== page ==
“We are really keen to make sure they (the crossbred growers) feel they are being engaged,” WoolPoll 2015 panel chairman Will Roberts said.
Mr Roberts is unaware how many woolgrowers are crossbred producers and is unsure if they have been under-represented in past WoolPoll voting.
“But we are really keen to engage them as much as we can and to make sure they realise that we do actually think of them.
“It’s all about trying to make sure that everybody feels that they are thought of and the information is out there,” he said.
“Because in the past there has been a little bit of a thought pattern in their minds that we are not actually thinking of them and don’t think of them as levy payers, but we are very conscious that they do contribute.”
Mr Roberts urged every eligible wool producer to exercise their right to have their say.
“I hope every grower in the country, whether they run predominantly Merinos, produce prime lambs or have a mixed farming operation, has their say.
“Everybody is busy, particularly this time of the year, but it’s still important for growers to make a decision on how much of their income they want to invest for the next three years,” he said.
“It’s their money, and their industry’s future, so it’s worth taking the time.”
AWI reiterates preference for 2pc option
Every farmer who has paid wool levies of $100 or more over the past three years is eligible to vote on one of five options – 3 percent, 2.5pc, 2pc, 1pc and 0pc. AWI is seeking continuation of the current 2pc levy, although some grower groups had sought a 1.5pc option before the poll opened.
The WoolPoll 2015 result will determine funding of wool research, development and marketing activities by Australian Wool Innovation (AWI) over the next three years.
AWI review and retailer video promoted
In the next few days, growers will receive their voting papers as well as the Voter Information Memorandum and summary of Australian Wool Innovation’s Independent Review of Performance (ROP) to assist them in making their decision.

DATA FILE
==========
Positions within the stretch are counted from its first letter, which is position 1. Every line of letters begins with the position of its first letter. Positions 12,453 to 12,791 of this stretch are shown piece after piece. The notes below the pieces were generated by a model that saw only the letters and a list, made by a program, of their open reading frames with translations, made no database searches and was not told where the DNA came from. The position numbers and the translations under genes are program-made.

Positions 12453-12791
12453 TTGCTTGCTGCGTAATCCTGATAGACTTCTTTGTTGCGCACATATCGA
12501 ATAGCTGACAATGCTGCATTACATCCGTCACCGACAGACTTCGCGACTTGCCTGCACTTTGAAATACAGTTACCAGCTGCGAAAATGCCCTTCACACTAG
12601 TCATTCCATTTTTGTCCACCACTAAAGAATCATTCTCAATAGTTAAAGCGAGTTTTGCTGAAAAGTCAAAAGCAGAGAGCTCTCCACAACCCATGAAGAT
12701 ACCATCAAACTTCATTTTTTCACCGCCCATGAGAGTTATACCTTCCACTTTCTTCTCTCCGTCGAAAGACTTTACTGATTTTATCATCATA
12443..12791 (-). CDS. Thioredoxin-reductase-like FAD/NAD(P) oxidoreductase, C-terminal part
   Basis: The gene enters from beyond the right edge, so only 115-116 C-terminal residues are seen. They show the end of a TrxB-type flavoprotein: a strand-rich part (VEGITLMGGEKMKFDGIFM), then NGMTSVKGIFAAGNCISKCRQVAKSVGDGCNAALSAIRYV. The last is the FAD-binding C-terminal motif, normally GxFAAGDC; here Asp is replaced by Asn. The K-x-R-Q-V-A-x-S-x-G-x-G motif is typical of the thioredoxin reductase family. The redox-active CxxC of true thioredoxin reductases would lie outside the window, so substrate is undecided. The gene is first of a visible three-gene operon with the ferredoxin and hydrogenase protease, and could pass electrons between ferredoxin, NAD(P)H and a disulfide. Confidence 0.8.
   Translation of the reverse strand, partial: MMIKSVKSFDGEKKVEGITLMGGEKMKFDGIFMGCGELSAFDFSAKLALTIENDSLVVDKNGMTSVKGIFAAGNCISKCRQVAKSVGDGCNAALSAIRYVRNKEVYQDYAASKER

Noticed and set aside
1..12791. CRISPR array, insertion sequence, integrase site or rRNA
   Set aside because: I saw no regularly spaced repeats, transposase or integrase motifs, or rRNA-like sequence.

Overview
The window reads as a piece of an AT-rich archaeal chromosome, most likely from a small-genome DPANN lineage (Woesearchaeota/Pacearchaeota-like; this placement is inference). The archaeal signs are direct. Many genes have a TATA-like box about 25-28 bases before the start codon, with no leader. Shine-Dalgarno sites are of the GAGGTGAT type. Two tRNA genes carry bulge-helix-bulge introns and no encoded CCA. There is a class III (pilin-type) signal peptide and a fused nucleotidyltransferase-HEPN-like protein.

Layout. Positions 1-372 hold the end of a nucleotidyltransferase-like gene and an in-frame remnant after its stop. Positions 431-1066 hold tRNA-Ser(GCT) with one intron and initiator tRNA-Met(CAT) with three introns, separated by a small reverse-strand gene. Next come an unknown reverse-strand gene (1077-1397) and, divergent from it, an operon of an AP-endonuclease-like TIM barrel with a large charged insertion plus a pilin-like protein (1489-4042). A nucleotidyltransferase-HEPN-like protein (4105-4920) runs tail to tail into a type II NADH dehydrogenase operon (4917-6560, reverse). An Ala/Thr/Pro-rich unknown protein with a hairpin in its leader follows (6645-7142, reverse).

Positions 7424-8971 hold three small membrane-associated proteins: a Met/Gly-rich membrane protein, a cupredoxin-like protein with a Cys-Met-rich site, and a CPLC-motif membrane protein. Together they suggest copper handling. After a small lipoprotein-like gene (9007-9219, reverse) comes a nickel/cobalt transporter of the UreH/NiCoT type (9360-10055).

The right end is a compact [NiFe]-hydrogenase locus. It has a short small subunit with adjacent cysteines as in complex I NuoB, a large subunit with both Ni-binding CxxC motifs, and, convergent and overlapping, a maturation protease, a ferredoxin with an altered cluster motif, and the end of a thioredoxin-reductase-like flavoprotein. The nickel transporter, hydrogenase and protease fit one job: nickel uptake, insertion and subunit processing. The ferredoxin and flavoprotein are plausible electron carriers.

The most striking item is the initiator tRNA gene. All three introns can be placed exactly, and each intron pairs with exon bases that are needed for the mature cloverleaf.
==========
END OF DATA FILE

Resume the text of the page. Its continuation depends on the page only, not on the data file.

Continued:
AWI’s chief executive officer Stuart McCullough said the review, conducted by Deloitte Private, detailed the results of AWI’s investment in R&D and marketing which showed a return of $2.90 for every dollar invested.
This included a return of $13 to $44 on every dollar invested in the Lifetime Ewe Management program, a return of $8.60:$1 invested in wild dog control programs and a return of $2.60:$1 for Shearer and Wool Handler Training investments.
At a series of WoolPoll 2015 roadshows across the country, woolgrowers are also being told of the new supply chains that have been developed in emerging countries and of more than 20 manufacturers in China, Turkey, Italy and India who have improved their wool processing technical skills with AWI help.
A new video involving many of the world’s largest retailers of woollen and worsted clothing explains what a difference this work has made in recent years
Mr McCullough reiterated that the Federal Government’s co-contribution is maximised for matching R&D at the 2pc levy rate.
“Below this rate, growers are not optimising the funds the government will contribute to the industry.”
Growers can find out more about AWI’s programs and discuss issues directly with AWI management and WoolPoll panel members by attending a roadshow presentation in their local area. Details of times and locations are at woolpoll.com.au
More information and a link to online voting is also available at woolpoll.com.au. Growers can also vote through post and fax.
Voting is open from today until 5pm (AEDT), Friday October 30 2015. Growers with any WoolPoll queries can call the voter helpline on 1800 990 365.
Source: Australian Wool Innovation